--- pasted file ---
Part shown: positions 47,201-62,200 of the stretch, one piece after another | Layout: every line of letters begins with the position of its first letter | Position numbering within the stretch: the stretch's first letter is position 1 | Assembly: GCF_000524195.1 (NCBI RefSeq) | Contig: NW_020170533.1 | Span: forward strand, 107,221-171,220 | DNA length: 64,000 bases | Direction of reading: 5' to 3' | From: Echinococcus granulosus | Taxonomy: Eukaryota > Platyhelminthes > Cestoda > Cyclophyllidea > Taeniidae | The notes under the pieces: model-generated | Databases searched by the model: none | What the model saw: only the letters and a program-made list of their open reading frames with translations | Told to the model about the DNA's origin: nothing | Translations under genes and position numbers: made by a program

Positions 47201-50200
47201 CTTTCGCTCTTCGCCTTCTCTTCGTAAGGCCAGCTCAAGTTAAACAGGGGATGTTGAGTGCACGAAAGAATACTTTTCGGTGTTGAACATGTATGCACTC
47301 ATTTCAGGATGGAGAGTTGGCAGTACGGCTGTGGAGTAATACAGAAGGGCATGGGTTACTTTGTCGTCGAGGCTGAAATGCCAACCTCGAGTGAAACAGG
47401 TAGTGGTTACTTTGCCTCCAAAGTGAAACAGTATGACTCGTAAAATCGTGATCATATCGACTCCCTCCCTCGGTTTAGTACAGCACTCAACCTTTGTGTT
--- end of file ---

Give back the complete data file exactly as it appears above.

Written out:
Part shown: positions 47,201-62,200 of the stretch, one piece after another | Layout: every line of letters begins with the position of its first letter | Position numbering within the stretch: the stretch's first letter is position 1 | Assembly: GCF_000524195.1 (NCBI RefSeq) | Contig: NW_020170533.1 | Span: forward strand, 107,221-171,220 | DNA length: 64,000 bases | Direction of reading: 5' to 3' | From: Echinococcus granulosus | Taxonomy: Eukaryota > Platyhelminthes > Cestoda > Cyclophyllidea > Taeniidae | The notes under the pieces: model-generated | Databases searched by the model: none | What the model saw: only the letters and a program-made list of their open reading frames with translations | Told to the model about the DNA's origin: nothing | Translations under genes and position numbers: made by a program

Positions 47201-50200
47201 CTTTCGCTCTTCGCCTTCTCTTCGTAAGGCCAGCTCAAGTTAAACAGGGGATGTTGAGTGCACGAAAGAATACTTTTCGGTGTTGAACATGTATGCACTC
47301 ATTTCAGGATGGAGAGTTGGCAGTACGGCTGTGGAGTAATACAGAAGGGCATGGGTTACTTTGTCGTCGAGGCTGAAATGCCAACCTCGAGTGAAACAGG
47401 TAGTGGTTACTTTGCCTCCAAAGTGAAACAGTATGACTCGTAAAATCGTGATCATATCGACTCCCTCCCTCGGTTTAGTACAGCACTCAACCTTTGTGTT